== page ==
Thunder is an impressive sound, but under some conditions it is utterly extraordinary.
We've all heard thunder, and we all know what causes it. Many of us have heard two distinct kinds of thunder, but perhaps we never really noticed or thought about it. Recently, I heard a third kind of thunder.
"Ordinary" thunder - a thoroughly extraordinary sound, but the kind of thunder we hear most often - happens when lightning occurs at some distance from the observer. The initial sound of the lightning bolt echoes off surrounding objects and air masses. Because it is echoed so many times, the thunder stretches out into many, many seconds, even though the initial sound might have lasted a second or two at most. Moreover, because the initial sound echoes off soft things with indistinct surfaces - clouds, thermoclines, and weather fronts - and because many echoes reach the ears of the observer at different times, the original sound is greatly distorted. Almost all high frequency components are filtered out, and the observer hears mostly a low-pitched rumble that rises and falls in intensity several times over a period of seconds.
When lightning happens to strike very close to the observer, within a few hundred feet, the sound is entirely different. The observer might not hear echoes of the thunder at all, but only the pure initial sound. It is a single, sharp, intense "POW!" It may be followed by a much quieter, but still loud, whistling or hissing sound that appears to be moving away from the observer. This aftereffect is actually the sonic boom of the lightning bolt arriving at the observer's location after the supersonic lightning itself. The observer hears first the sonic booms made last, followed by the earlier sounds catching up later, and so on, which creates the illusion of a sound source moving away from the observer.
This same phenomenon can be observed when a supersonic airplane passes nearby, but very few of us ever get to experience this. If you ever do get buzzed by a supersonic airplane, as I have been, pay careful attention. After the initial sonic boom, you will hear the airplane departing in both directions. That is, if you can still hear anything at all. If ever you see a plane coming toward you but you can't hear it, cover your ears until you hear the sonic boom.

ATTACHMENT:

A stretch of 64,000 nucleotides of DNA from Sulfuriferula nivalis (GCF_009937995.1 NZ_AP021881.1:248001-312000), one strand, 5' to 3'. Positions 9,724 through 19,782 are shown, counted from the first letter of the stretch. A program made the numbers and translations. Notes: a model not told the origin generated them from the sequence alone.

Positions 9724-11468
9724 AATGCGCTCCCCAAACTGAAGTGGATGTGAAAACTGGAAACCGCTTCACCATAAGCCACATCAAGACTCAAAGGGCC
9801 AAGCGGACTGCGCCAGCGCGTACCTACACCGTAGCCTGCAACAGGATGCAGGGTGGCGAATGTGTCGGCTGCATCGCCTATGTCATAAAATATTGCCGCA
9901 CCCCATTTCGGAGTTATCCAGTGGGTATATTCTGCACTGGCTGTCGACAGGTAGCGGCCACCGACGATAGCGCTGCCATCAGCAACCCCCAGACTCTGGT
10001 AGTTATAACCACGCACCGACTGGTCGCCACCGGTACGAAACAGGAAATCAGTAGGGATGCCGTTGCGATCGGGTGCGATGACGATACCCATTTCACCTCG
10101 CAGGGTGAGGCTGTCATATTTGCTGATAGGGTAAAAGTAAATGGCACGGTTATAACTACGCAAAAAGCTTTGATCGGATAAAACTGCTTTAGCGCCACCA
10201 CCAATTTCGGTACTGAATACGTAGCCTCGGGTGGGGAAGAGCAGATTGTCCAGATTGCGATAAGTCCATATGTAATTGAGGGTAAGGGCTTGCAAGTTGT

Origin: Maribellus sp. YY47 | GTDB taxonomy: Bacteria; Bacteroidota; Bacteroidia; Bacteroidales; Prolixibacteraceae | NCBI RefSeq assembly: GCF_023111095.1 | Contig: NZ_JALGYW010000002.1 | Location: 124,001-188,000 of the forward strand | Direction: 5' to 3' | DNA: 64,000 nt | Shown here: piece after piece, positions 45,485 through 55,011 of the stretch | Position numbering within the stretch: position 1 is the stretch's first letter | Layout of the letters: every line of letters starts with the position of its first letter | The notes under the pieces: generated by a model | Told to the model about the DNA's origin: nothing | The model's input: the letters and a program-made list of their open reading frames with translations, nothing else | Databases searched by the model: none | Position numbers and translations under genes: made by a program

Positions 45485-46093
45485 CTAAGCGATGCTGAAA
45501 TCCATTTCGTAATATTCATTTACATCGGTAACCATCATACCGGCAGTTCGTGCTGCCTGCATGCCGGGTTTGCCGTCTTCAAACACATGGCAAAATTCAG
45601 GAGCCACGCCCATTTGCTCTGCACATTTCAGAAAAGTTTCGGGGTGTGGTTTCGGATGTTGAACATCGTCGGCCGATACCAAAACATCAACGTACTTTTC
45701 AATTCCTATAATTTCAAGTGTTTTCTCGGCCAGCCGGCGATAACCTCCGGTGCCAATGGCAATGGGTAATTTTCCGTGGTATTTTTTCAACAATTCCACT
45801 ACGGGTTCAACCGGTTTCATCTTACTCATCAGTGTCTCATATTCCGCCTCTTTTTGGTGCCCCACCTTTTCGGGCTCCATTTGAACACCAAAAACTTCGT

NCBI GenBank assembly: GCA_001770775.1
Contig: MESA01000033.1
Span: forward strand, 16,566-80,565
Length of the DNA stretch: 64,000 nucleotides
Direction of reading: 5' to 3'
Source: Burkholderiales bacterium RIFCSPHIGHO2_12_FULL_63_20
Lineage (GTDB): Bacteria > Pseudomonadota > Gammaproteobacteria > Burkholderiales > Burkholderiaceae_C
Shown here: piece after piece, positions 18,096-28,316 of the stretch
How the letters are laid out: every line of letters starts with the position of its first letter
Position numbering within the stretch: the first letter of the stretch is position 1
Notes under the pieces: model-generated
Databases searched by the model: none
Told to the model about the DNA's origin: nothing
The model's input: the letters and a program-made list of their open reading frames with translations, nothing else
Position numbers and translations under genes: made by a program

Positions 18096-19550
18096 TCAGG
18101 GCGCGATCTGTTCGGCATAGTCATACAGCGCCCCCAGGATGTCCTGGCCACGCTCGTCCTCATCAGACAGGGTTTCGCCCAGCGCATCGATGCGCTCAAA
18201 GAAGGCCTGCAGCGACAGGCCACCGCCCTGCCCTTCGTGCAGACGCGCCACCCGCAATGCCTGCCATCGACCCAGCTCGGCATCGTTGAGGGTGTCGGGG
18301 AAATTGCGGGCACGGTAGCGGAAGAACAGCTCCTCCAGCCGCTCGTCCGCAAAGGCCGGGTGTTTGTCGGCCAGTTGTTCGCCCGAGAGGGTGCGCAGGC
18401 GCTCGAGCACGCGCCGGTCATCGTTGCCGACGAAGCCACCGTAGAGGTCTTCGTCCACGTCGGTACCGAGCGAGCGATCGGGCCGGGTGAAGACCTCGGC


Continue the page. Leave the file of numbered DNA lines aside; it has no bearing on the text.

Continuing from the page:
But back to that third kind of lightning.
I had spent that day hiking up and down Mount Jackson, then had myself a nice little campsite dinner of canned beef stew. It looked like thunderstorms moving into Crawford Notch, so I tidied up my campsite before settling into my camp chair for a cup of merlot and a nice cigar for "dessert." Everything was in the car except the tent, the sleeping bag, the lantern, the camp chair, "dessert," and me. I figured that even if the rain started in an instant, as thunderstorms often do, I could have the lantern extinguished and under the picnic table, the chair folded and thrown into the car, and me and my dessert in the tent without getting too wet.
Halfway through dessert, Mother Nature put my figuring to the test.
It was a success. I had to let my cigar go out so I wouldn't choke on my "dessert," but such are the risks one takes when one goes camping.
Darkness had fallen by the time the second thunderstorm rolled up from the south. I occupied myself by counting the time interval between lightning and thunder to track the movements of the storms. Fifteen seconds before the thunder rolled up from somewhere west of Mount Bemis, and I knew the storm was just under three miles southwest of me. Seven seconds between the flash and the rumble beyond Frankenstein Cliff, and I knew the storm was passing nearly a mile and a half to my west.
And then it happened!
A flash. I counted eleven seconds. And I heard a sound unlike any thunder I had ever heard before.